These anonymous confessions are difficult to read: they’re a sign of pediatricians desperate for a lifeline, for some help, for change that meaningfully impacts their patients and sets their practices to an even keel. We have shared these confessions here for an important reason: while you may be struggling, you are not alone.

We have shared these confessions here for an important reason: while you may be struggling, you are not alone.

Filling the Cup: Addressing Burnout

“What separates people who love their job, believe it’s a calling, and cannot wait to return to the office from those who can’t stand to work another day?” This is the question Dr. Robert Trimble, MD FAAP, a pediatrician from San Antonio, TX, set out to answer in pursuit of understanding burnout better. What he found is both surprising and compelling: it’s not your fault.

The answer to burnout, he says, is that it is not a personal failing. It is not the lack of motivation, skill, grit, or any other virtue that makes others able to work longer hours with wider smiles for their patients and still coach their child’s soccer team and attend town board meetings and set up a vaccine clinic. Instead, Trimble says that pervasive physician burnout is a corporate, collective, and community problem that likewise requires collective solutions.

“The reason burnout is a real problem is that we as a group have done a poor job in the past of acknowledging what burnout is, accepting that the majority of us burn out, and not just labeling those physicians or providers as ‘weaker’ or ‘less stable’ or ‘less reliable.’ Burning out has elements of challenges within an organization and with the provider. It also changes as the demands on that person can change.”

He continues, “If we only focus on healing from a personal perspective, we are missing reducing organizational and individual stress sources and allowing for organizational recharge. We need to see it from all sides.”

Dr. Trimble’s ideas on burnout seem to be a modern physician’s version of Taoism, an ancient Chinese philosophy whose tenets include the concept of constant change, the path of least resistance, and acknowledging that we cannot change everything. “Change is ever-present in medicine and especially in independent practice,” he says. Perhaps it’s comforting to know that people as distant in time from us as 500 B.C.E. had similar stressors surrounding work, deadlines, and family concerns. Our modern lives are certainly busy, but at least as far as the human psyche is concerned, some things remain the same, such as gaining mental relief from reducing stress.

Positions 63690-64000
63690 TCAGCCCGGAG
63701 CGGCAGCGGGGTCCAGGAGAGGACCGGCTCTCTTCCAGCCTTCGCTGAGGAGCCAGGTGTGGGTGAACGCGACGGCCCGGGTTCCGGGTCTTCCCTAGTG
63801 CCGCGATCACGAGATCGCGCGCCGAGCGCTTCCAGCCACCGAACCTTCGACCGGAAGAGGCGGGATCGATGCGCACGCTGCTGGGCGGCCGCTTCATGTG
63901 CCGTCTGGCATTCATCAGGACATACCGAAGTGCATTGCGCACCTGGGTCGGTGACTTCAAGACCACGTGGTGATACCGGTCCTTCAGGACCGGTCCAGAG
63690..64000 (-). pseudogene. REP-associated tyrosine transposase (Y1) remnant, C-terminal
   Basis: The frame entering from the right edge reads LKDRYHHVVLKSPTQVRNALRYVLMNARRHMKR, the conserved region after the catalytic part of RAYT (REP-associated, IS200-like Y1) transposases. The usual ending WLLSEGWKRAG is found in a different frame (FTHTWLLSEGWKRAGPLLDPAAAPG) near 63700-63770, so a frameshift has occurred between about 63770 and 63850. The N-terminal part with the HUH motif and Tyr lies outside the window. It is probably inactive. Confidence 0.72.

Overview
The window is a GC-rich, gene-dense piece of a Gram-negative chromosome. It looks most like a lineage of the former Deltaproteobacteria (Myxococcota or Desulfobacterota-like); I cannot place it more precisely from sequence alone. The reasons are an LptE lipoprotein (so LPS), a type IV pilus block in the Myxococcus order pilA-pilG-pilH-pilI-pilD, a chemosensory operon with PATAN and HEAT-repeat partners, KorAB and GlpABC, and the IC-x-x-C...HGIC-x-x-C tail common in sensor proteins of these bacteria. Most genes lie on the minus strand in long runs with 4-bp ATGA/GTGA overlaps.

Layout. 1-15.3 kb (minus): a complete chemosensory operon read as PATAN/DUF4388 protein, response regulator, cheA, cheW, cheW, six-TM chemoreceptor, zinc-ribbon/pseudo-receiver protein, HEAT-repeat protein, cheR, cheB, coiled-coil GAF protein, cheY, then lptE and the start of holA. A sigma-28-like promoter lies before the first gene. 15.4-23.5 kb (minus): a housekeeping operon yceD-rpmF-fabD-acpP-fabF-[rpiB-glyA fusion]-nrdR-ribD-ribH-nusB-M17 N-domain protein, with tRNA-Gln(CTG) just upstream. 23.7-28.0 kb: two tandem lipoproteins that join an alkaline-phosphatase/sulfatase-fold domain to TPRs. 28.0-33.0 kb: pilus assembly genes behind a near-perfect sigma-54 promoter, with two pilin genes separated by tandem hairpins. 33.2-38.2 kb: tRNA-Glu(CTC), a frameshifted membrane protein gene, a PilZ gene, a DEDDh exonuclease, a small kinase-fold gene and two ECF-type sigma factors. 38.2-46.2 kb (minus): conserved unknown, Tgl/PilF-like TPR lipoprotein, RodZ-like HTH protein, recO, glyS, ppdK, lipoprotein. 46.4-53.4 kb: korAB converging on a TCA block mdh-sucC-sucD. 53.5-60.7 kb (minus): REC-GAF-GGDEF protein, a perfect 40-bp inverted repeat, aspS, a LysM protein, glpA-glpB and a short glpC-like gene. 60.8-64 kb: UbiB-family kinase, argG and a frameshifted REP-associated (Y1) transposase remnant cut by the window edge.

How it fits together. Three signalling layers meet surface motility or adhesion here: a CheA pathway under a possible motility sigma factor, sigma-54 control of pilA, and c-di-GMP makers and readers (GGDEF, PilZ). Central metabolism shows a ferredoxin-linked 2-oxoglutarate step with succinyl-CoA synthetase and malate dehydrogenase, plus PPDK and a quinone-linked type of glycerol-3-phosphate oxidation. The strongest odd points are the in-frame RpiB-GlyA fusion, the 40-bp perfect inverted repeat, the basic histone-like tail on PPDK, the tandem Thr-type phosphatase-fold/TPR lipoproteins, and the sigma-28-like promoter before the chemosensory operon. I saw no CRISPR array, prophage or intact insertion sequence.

One way of reducing stress is taking a hard look at workflow obstacles. “Dealing with reducing organizational stress means improving your workflow time management and ability to get meaningful work done,” Dr. Trimble says. “Reducing organizational stress could mean streamlining your patient intake process, rooming patients, dealing with phone calls and requests, and handling refills and EHR work. It means delegating as many tasks as possible.”

Everyone experiences stress, but no one has to experience it alone. Through sharing the stories of Dr. Gray, the anonymous PCC physicians experiencing burnout, and Dr. Trimble’s sage advice, we hope to provide you with the tools and context to know that relief is possible. We’ll leave you with some final advice from Dr. Trimble:

“At some level, it is essential to realize what you can change and those things that you cannot… Learning and executing the latest quality care measures is much more difficult when the primary care provider is stretched too thin.”

Allie Squires is The Independent Pediatrician‘s editor and the marketing content writer for PCC. She holds a M.S. in Professional Writing from NYU, and BAs in Writing and Literature from SUNY Plattsburgh. When she’s not writing, she enjoys reading and exploring her adopted home state of Vermont.